Who we are
Welcome to Salem Elementary School!
Our mission is to create a community of learners who:
Are responsible and engaged community members
Demonstrate initiative, persistence and adaptability
Are curious and value risk taking as part of the learning process
Access and analyze information and formulate an opinion
Work individually and on teams to solve real world problems
Salem at a Glance
- 1893 Year Built
- Listed on the National Register of Historic Places
- 265 Students
- 100% of teachers dedicated to making sure all students success
Built in 1893 and opened the following year, Salem is the oldest operating school in Naugatuck. The school, a gift to the town from John Howard Whittemore, originally housed all pupils in the school district, with the high school occupying the third floor. Salem became a K - 8 school with the construction of the Naugatuck High School (now Hillside), and it became an elementary school around 1950. Prior to the construction of Salem School, Naugatuck's Union Center District School stood on the Green itself, in the space that the gazebo now occupies.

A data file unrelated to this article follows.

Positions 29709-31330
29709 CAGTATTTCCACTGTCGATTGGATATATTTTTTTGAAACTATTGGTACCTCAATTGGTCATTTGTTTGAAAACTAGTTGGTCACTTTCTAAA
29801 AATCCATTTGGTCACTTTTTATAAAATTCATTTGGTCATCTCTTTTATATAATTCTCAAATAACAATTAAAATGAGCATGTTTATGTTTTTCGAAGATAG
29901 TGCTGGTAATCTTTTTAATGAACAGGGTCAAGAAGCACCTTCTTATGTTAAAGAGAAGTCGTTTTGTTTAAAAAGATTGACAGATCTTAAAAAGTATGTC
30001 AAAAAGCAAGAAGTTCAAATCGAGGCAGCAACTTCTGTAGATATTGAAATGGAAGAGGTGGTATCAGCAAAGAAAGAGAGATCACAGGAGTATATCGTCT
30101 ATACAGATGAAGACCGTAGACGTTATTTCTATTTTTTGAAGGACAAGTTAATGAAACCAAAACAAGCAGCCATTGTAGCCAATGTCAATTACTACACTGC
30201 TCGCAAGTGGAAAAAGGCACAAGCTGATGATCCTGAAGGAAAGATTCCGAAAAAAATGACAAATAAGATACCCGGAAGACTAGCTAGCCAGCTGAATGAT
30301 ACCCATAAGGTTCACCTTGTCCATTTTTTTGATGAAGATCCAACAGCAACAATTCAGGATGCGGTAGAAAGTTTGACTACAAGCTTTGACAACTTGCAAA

The rapid growth of Naugatuck's population during the American Industrial Revolution gave the town need for a new school building. John Howard Whittemore, made wealthy in the iron industry, commissioned the New York architectural firm of McKim, Mead, and White to design Salem School. This world-renowned firm also created the plans for Hillside School, the Howard Whittemore Library, the Congregational Church, the Boston Public Library, New York's Penn Station, and several Newport R.I. mansions. William Rutherford Mead, the senior partner in the firm, broke with traditional institutional design in some important ways. First, he departed from the tall, castle-like Romantic design so popular in the Victorian era and opted for a Renaissance Italianate building that fit better with its hilly natural surroundings. Secondly, he had the building made from brick rather than the more popular limestone or granite of the day. The building was constructed at a cost of $71,290 by the H. Wales Lines Company.
Source: U.S. Department of the Interior. National Register of Historic Paces. 1983.